This is the driver behind this insatiable desire for ease. Civilization’s great benefit, that we can step out of necessity and contingency, is actually a sign of its toxic burden. We crave ease because we suffer civilization’s depredations. We seek an escape. What’s hidden is that what exhausts us is our belief in civilization, our belief that its ease is a refuge instead of seeing it for what it is, a symptom of our torment.
This confusion blocks our way out of our impasse. Without seeing this connection we hold our selves in a death spiral, always seeking to escape by driving ourselves deeper into that which brings us to desire to escape.
We cannot think our way out of these habits. This is the other side of the claw. So long as we believe we can, must, can only, change through a mechanical process of considering, deciding, resolving, planning, and carrying out a plan through an act of will; we close off any possibility of change. We are tired of this grind. We are filled with its futility, but it still holds us tight.
Let’s come back to relaxing. When we empty our selves of imperatives that have done nothing but grind us down with the depths of their futility we make connection with the space in which we can see, and by seeing act.
The trouble comes when we deliberately, or merely through force of habit, continue to hold onto our beliefs in mechanical action even as we attempt to free ourselves of them. We compel our selves to try to meditate, to try to relax.
Even here in our exasperation, what appears to be a point of impasse is actually an opportunity to break through. When we allow the gap between our expectations of ease and the actuality of relaxation to show itself we release our selves of the compulsion. We experience the dissolution of a bind. We now know what this feels like. We can recognize it when it happens again.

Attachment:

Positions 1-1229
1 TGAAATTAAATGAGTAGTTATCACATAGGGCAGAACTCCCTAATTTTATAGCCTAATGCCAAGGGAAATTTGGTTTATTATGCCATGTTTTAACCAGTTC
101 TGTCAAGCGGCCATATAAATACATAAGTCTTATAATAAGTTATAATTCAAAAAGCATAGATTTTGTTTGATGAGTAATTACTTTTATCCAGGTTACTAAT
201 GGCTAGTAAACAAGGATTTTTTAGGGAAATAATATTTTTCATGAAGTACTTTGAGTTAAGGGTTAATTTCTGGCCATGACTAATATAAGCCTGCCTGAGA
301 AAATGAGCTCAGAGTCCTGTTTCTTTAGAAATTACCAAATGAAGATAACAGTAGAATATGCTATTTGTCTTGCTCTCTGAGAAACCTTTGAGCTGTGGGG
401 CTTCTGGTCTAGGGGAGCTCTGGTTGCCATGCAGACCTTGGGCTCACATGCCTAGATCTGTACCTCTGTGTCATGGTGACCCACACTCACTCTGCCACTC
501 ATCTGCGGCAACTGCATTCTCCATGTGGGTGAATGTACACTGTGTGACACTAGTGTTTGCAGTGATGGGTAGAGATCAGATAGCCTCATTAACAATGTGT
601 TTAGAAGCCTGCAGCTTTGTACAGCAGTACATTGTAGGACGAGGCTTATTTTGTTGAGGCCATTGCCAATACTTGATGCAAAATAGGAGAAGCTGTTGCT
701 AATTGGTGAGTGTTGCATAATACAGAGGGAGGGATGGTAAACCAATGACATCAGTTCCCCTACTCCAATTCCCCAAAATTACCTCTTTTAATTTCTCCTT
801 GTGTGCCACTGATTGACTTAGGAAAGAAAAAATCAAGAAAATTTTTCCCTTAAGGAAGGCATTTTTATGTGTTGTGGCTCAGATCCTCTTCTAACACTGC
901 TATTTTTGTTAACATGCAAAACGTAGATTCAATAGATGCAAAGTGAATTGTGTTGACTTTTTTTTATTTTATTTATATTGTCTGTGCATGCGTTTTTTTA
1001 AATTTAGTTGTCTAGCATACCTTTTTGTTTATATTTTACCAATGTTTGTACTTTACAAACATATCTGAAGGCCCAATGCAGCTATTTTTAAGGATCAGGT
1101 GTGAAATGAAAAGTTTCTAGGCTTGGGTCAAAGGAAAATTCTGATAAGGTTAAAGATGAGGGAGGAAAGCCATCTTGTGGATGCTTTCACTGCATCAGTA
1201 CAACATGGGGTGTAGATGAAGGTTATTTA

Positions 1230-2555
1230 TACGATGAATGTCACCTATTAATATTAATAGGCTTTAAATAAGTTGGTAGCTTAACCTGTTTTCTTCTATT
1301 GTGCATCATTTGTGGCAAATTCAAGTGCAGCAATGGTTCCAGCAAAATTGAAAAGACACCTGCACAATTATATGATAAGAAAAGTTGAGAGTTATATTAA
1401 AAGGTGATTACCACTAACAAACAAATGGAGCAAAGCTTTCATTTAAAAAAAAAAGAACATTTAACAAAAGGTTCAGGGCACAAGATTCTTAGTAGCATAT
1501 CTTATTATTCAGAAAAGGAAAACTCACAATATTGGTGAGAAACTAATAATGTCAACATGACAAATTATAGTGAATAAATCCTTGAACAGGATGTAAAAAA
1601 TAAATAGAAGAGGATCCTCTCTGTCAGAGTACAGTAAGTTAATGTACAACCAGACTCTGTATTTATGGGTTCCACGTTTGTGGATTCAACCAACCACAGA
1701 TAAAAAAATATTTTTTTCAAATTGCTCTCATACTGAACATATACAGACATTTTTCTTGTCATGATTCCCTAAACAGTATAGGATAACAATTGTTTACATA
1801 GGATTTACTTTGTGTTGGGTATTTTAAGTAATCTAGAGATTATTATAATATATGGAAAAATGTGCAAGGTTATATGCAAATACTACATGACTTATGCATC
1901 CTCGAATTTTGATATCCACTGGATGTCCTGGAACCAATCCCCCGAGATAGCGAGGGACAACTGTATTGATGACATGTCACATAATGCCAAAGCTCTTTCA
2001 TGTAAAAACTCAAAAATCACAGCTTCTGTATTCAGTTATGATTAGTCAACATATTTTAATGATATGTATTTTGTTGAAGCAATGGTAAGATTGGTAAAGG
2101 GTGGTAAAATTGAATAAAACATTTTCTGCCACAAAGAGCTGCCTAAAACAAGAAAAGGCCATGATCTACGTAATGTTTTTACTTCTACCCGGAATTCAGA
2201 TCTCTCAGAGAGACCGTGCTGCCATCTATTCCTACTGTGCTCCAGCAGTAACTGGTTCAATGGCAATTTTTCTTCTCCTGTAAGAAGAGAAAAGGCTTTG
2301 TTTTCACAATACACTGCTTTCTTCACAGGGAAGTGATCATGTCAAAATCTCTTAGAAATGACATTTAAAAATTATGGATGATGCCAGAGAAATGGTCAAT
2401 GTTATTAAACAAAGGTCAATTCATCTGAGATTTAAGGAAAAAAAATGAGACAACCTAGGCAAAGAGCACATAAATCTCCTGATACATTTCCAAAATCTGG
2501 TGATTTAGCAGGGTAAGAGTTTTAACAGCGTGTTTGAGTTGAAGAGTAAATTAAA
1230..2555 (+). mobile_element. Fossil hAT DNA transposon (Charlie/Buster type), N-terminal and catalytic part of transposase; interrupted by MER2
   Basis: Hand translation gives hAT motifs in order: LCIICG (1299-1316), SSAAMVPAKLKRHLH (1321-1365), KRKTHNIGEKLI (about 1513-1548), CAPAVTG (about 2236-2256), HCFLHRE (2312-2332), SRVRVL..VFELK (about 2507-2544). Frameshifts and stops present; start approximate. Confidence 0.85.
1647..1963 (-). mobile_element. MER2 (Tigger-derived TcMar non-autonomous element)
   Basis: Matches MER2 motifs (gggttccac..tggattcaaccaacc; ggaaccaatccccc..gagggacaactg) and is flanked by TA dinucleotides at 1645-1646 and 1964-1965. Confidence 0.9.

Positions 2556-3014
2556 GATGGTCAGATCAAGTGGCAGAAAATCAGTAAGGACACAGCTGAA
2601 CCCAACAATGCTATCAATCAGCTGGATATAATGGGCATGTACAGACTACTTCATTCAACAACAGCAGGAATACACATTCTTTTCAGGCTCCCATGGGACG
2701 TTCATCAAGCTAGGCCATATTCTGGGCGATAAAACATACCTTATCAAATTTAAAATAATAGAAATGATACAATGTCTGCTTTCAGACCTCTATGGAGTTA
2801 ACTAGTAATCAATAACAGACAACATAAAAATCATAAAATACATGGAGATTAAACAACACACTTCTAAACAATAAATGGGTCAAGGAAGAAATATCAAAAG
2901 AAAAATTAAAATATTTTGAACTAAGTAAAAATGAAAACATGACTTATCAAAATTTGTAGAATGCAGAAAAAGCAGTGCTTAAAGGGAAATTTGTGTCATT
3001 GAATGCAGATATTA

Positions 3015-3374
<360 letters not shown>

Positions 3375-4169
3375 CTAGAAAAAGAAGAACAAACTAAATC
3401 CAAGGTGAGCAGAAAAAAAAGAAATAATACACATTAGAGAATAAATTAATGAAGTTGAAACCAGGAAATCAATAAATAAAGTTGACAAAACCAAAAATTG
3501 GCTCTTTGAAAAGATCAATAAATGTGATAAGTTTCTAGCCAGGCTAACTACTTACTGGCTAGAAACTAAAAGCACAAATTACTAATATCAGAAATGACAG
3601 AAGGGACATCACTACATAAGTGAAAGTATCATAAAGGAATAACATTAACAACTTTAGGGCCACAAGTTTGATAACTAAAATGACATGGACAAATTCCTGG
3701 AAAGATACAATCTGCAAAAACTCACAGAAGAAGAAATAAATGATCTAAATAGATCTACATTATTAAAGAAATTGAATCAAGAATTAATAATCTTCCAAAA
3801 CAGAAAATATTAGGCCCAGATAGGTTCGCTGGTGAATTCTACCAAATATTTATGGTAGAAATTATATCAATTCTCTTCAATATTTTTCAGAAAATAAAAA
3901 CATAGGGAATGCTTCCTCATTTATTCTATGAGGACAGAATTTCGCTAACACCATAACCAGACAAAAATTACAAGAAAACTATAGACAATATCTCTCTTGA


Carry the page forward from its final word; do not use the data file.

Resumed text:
Relaxation has more in common with a discipline than it does with ease.
Not discipline within the toxic simulacra civilization has imposed on the term, but discipline in the sense of abandoning one’s self to a practice. Not a cause, not a belief, not a power. A practice.
Relaxation is the feeling one is enveloped in while addressing a practice. There is an interplay between what appears external to us and what appears to be internal. There is a dissolving of this, and every other, separation as we – in the sense of an observing Ego – witness an ego-less fulfillment and satisfaction as we see and act from within a whole – the whole, the entirety, the completeness of the moment as it unfolds. As what is implicit becomes tacit.
Within such a moment the notion of ease has lost all its appeal. It is seen for what it is: as nonsense, a distraction, a symptom of disquiet. The energy, the will, to enact this moment arises spontaneously out of the discipline and attention with which we address it. There is no ledger of scarcity to be negotiated. There is a suffusing sufficiency.
Once we have tasted this there is no further need to fight, to chase after ease.
We meet the moment and dissolve into it.